How to sell what people want to buy

sell_what_people_want_to_buyOne of the hardest lessons I’ve ever learned is that people will only buy what they want to buy.

That sounds totally obvious, doesn’t it? In fact it wouldn’t be right or fair to persuade someone to buy something they didn’t want. So why is it so hard to actually sell what people want?

The first time I sold something was when I went to an agency and told them what I could do, which at that time was training on various software packages.  They would then match me up with an organisation that needed that temporarily needed that skill. So yes, I was selling what somebody wanted to buy.

But then I saw how much of my fee was being swallowed up by the agencies and I thought I’d try going direct to businesses instead. I created some course outlines based on what other training companies were offering and…well I didn’t get very far. A few days work here and there but that was about it.

The trouble was I didn’t stop to think about…

  • Which problem I was trying to solve for my customers
  • That they’d want a specialist rather than a jobbing trainer who did a whole range of courses
  • They’d be more likely to hire me if they’d  had a chance to get to know me first
  • I was trying to second-guess their needs. I could have just asked them instead.

That doesn’t just apply to trainers, by the way. It applies to anyone selling a service or a  physical product.

Fast forward a few years and I was putting together my first online training course. Actually it was a downloadable information product called Earn What You Deserve as a Mumpreneur. This time I got to know a community (mums running their own businesses), I listened to their challenges and created an online course to help them solve one of them. Big step forward compared to last time. And yes, I actually sold a good few of them!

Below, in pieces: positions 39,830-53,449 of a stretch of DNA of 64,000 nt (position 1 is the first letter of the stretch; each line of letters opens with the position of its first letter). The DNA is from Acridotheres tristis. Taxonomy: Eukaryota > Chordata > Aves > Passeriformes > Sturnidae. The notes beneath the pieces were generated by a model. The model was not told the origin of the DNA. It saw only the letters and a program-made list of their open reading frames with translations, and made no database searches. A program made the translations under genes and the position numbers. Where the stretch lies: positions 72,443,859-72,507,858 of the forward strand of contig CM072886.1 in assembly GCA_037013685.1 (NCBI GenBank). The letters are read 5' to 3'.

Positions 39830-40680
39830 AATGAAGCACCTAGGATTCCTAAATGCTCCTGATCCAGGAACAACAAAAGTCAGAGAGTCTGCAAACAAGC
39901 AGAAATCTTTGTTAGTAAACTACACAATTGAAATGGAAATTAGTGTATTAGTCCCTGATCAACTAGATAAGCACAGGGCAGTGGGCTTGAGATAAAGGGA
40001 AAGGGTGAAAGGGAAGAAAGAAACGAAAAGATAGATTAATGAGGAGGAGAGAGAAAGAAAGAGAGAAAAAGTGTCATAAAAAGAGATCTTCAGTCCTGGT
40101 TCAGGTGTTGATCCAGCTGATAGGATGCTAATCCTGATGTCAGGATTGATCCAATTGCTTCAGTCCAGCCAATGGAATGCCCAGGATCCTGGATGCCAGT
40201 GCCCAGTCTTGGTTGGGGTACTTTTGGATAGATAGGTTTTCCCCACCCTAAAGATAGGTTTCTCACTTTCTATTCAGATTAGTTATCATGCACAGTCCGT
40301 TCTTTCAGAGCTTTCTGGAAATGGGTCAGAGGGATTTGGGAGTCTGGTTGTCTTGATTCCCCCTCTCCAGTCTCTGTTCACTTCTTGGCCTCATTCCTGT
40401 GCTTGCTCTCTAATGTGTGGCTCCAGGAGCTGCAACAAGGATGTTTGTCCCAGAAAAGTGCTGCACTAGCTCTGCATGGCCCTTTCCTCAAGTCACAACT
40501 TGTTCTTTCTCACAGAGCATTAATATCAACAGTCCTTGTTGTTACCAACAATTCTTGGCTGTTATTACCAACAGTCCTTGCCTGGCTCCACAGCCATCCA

But I still wasn’t doing the one thing that would make the biggest difference. To ask questions.

It sounds so simple but so many people don’t do it (yes, me included). Here’s why I think we avoid asking our audience whether they’d like a product before we even create it:

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Four reasons why social media is just like PR

social_mediaThere’s no doubt that there’s a lot of hype surrounding social media marketing. And if that gives you an uneasy feeling that you could risk spending hours tweeting, blogging and updating Facebook yet see very few results, then you’ll be reassured by what I’m going to show you in this post.

Social media is maturing, and that means that it is now being used by your average person out there (instead of just the geeks, kids, marketing types and other early adopters that used it a few years back), which in turn means you can reach more people now. It also means that it’s now being integrated into the other marketing methods that businesses have been using for years. It’s just one of the tools in your marketing toolkit.

Don’t get me wrong, social media an incredibly powerful marketing tool if used the right way. But you certainly can use good old-fashioned marketing common sense to make it work for your business – it’s not as new or radical as some experts would like you to believe.

A couple of weeks ago I was listening to Chartered PR consultant Penny Norton speak about using PR (public relations) in small business when I realised that social media works in the same way as PR. In fact it is part of PR. And if getting an article about your business in the local paper could bring in some new clients, then surely using social media effectively could do the same?

Here are four ways that social media is like PR, including some techniques we can borrow from PR to use in social media:

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